Lead Image © Zlatko Guzmic, 123RF.com

Lead Image © Zlatko Guzmic, 123RF.com

Kubernetes clusters within AWS EKS

Cloud Clusters

Article from ADMIN 64/2021
Automated deployment of the AWS-managed Kubernetes service EKS helps you run a production Kubernetes cluster in the cloud with ease.

When a Kubernetes laboratory environment is required, the excellent localized Minikube and the tiny production-ready k3s distributions are fantastic. They permit a level of interaction with Kubernetes that lets developers prove workloads will act as expected in staging and production environments.

However, as cloud-native technology stacks lean more on the managed service offerings of Kubernetes, courtesy of the popular cloud platforms, it has become easier to test more thoroughly on a managed Kubernetes service. These managed services include the Google Kubernetes Engine (GKE) [1], Azure Kubernetes Service (AKS) [2], and Amazon Elastic Kubernetes Service (EKS) [3].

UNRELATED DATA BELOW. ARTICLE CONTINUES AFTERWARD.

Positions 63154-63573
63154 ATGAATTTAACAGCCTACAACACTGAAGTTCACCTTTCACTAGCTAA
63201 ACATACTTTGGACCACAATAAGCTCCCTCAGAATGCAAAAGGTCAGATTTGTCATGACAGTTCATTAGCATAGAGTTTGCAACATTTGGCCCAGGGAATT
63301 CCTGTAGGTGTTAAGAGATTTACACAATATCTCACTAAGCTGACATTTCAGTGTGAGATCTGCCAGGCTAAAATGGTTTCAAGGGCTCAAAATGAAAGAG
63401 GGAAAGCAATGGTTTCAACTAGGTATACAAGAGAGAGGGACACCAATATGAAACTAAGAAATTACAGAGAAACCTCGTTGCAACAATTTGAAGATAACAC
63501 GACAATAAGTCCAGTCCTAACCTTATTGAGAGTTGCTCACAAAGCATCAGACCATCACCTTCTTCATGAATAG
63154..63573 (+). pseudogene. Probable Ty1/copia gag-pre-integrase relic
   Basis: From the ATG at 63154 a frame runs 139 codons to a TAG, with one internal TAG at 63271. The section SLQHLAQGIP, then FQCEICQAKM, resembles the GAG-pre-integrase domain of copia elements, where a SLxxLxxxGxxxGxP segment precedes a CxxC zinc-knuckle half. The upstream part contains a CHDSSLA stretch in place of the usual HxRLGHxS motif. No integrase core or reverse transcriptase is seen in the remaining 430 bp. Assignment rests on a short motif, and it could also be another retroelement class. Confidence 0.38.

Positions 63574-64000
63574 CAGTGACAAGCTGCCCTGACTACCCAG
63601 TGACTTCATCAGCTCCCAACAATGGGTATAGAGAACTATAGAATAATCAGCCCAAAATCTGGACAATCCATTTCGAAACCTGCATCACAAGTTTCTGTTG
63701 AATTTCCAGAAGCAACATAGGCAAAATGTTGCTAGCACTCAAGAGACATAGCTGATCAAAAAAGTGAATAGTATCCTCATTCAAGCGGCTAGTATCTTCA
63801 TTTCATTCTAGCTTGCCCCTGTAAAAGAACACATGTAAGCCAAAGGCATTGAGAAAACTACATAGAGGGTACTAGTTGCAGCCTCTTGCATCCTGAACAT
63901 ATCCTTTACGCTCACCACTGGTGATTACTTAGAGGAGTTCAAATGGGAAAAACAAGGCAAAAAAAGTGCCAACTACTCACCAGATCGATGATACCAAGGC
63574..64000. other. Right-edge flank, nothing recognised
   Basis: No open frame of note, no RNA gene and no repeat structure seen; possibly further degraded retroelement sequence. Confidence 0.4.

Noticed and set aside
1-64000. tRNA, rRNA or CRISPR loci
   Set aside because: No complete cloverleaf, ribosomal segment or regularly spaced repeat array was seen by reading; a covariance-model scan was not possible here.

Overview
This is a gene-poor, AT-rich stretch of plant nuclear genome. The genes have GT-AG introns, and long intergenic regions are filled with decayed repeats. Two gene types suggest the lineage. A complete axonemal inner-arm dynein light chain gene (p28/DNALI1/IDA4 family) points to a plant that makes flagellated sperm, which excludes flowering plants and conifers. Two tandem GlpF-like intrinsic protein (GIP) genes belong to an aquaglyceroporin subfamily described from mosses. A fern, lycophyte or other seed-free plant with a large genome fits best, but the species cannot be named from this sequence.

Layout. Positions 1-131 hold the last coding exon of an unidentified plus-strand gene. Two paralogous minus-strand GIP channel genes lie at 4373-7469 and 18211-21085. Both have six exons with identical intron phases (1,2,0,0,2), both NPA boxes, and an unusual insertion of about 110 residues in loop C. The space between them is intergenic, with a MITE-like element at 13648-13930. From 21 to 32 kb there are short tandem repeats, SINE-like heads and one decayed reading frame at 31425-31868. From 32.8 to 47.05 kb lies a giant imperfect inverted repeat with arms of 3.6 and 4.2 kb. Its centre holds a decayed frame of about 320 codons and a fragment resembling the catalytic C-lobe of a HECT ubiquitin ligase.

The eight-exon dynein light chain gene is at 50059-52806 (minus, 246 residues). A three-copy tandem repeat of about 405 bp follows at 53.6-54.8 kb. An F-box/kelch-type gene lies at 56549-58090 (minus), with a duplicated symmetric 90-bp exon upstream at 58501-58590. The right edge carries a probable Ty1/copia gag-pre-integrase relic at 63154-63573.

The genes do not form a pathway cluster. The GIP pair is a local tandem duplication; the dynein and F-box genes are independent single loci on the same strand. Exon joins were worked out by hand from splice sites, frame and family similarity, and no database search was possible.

In this article, I walk through the automated deployment of the Amazon Elastic Kubernetes Service (EKS), a mature and battle-hardened offering that is widely trusted for production workloads all over the world by household names. For accessibility, suitable for those who do not want to run their own clusters fully, EKS abstracts the Kubernetes control plane away from users completely and provides access directly to the worker nodes that run on AWS Elastic Compute Cloud (EC2) [4] server instances.

In the Box

By concealing the Kubernetes control plane, EKS users are given the luxury of leaving the complexity of running a cluster almost entirely to AWS. You still need to understand the key concepts, however.